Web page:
Culinary Classes Train for Growing Job Market
What do you want to be when you grow up? Fireman? Lawyer? Doctor? Nurse? How about a pastry chef?
That's what Pinecrest High junior Sarah Stonesifer plans for her future. She's a member of Steve Knopfke's Foods II class and, upon graduation, will continue to seek her goal of a degree in baking and pastry arts at Sandhills Community College.
The food industry is considered to be one of the largest and fastest growing industries in the nation today. Jobs are predicted to be plentiful in the foreseeable future, with job opportunities best for those with associate's or bachelor's degrees. Before seeking her associate's degree at Sandhills Community College, Stonesifer will have completed Foods I and II at Pinecrest and Culinary Arts and Hospitality I and II at Pinckney Academy under instructor Teresa Little.
"As a matter of fact," Knopfke says, "16 of our students went on to Sandhills Community College after graduation last year to continue their culinary arts studies."
One of his students is presently doing an internship at the Pinehurst Hotel as a pastry chef and will be attending Johnson & Wales University in Charlotte in the fall.
"The people in the industry and colleges know what's going on with each other -- who are in the programs, the trends that are taking place . . . it's definitely a close group," Knopfke says. "This is one of the hottest fields in the country. The job market is booming."
The Foods I classes, which are also taught by Kristin Blackwell, and the Foods II classes, are relatively new to Pinecrest having begun only three years ago. Knopfke was recruited from Buffalo, N.Y., by Administrator for Career and Technology Programs Dr. Ted Mataxis. He received his degree in hotel and restaurant management from the New York Institute of Technology and went on to earn his master's degree in education from Buffalo State College.
Before coming to North Carolina, Knopfke had worked for hotels such as the Hyatt Regency and Marriott and spent three years working for sports services at Ralph Wilson Stadium, home of the Buffalo Bills. He also taught culinary arts at the high school level in Buffalo.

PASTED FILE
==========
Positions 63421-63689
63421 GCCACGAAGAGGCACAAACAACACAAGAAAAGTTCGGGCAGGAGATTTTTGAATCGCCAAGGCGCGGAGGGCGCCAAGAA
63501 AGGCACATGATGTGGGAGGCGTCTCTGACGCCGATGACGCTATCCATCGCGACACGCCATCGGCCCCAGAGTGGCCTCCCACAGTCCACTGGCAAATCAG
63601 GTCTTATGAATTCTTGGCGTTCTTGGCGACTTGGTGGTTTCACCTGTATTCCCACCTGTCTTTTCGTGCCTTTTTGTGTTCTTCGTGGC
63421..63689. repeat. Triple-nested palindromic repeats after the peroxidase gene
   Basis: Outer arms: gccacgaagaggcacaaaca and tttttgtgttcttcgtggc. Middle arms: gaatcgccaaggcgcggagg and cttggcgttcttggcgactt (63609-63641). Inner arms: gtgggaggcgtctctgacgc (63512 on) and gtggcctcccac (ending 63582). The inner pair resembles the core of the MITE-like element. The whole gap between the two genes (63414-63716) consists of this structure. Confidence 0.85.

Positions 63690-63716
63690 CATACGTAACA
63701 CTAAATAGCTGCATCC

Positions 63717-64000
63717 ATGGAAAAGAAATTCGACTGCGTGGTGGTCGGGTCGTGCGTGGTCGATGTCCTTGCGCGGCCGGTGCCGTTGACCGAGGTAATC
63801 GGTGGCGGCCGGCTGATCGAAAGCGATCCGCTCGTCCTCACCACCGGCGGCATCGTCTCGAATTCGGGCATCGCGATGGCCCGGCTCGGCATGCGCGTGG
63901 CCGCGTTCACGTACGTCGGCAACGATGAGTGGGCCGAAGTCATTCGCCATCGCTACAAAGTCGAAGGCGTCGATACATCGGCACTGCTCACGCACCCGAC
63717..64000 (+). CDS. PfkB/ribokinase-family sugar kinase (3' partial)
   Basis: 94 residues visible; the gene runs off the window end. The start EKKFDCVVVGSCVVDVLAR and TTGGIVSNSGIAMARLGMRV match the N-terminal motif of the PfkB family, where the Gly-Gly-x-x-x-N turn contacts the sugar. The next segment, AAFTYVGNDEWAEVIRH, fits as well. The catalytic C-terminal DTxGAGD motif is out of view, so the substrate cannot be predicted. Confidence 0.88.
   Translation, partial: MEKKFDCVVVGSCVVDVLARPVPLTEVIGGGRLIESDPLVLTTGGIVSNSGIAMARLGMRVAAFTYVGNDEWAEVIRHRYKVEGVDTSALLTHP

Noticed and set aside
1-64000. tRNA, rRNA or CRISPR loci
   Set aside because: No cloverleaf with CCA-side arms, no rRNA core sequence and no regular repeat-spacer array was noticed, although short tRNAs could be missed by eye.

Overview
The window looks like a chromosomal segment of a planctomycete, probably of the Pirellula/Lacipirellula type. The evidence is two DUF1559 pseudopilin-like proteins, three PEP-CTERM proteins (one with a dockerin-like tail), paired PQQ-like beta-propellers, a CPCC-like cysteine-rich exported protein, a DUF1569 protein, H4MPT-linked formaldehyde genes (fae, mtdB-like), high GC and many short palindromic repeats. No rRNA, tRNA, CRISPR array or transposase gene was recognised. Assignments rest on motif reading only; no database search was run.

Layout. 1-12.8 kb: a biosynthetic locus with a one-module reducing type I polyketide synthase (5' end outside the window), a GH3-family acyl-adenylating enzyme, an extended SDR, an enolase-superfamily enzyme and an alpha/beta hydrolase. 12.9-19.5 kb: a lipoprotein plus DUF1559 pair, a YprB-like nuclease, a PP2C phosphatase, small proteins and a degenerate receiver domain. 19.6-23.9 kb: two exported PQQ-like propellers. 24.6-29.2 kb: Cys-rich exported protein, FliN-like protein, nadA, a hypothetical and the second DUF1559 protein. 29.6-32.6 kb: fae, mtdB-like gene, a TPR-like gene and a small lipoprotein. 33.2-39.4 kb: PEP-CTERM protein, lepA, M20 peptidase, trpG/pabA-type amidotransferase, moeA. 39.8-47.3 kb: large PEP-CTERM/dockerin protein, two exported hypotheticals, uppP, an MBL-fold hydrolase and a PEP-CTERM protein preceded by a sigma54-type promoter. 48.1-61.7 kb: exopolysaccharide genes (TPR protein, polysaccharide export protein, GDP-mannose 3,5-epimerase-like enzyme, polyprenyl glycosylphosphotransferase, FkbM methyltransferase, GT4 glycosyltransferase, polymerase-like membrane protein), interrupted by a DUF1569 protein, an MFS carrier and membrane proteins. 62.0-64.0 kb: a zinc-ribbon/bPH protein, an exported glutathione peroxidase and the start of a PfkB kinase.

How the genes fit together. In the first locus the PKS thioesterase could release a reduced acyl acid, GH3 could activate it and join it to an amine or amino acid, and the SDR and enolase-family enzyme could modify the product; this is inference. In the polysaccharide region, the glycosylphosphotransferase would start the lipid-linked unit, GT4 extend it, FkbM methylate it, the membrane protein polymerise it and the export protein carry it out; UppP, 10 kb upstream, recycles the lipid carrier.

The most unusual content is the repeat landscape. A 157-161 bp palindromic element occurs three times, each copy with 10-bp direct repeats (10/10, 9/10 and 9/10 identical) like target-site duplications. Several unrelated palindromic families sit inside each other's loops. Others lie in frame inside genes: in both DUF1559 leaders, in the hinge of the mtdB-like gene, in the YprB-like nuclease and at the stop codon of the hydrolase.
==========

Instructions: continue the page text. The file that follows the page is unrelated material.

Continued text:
The school's Foods I classes are focused on teaching nutrition, covering such topics as nutrients, kitchen design, vitamins, minerals, dietary plans, meal planning, etc. In Foods II, the students move into the area of advanced preparation studying the creation of various dishes, cake decorating, commercial preparation, buffet lines, table service, etc.
Foods II includes an entrepreneurship project in one of three areas -- restaurant, deli or catering. Those students who have chosen the restaurant category are providing lunch each Friday for the staff at Pinecrest High School.
Prior to implementing the project, students developed a business plan, created recipes and themes for each week's meal, worked out a budget, developed a marketing plan and chose a name for the restaurant -- The Poppyseed Restaurant.
The Friday lunch is offered for 11 weeks from March through May. Themes include "Soul Food," "Italian," "Mexican," "Cajun," "All-American," "Breakfast Fever" and others.
"The lunches have been very well received by our staff here at Pinecrest, and it's open to parents if they'd like to stop by" Knopfke says. The cost of the lunch is $6.
The students pursuing the deli category have provided sandwiches and salads on Wednesdays.
Those in the catering "business" have developed menus, choices for their customers, and a price list and are making themselves available for banquets or other gatherings.
The class provides an interesting choice for those students who may not be seeking a culinary career, too. Senior Tracie Pettitt says she plans to go into accounting one day, "but I would like to have a part-time cake decorating business on the side. I just like doing this. It's a hobby for me. Besides, it will be a great help to me in just everyday cooking at home."
At present, Knopfke's classes are utilizing one classroom that he refers to as the students' laboratory. "Dr. Mataxis has helped us a great deal in equipping our lab," Knopfke says. "We have commercial refrigeration units, new stoves, food processors, slicers, and so on. However, there's much more that's needed. Our goal is to turn this into a commercial laboratory with stainless steel work stations. The program also needs a full service meeting-conference room. The facility will need quite a bit of updating to accomplish this."
As the students served one of their lunches recently, staff members were pouring in, sitting at the tables to eat, and making a variety of complimentary comments about the food and what a great job the class had done. The students beamed with appreciation at the remarks as they scurried around to pour tea and perform other serving tasks. They were obviously enjoying their work and take great pride in what they've learned under Knopfke's leadership.
Word is spreading about the class, too. Knopfke says interest has been growing so much in the past two years that he's actually had to turn students away.
"It's a great program that offers another alternative for students who may have other interests than the traditional course of study, and it responds to a growing job market out there," Knopfke says.
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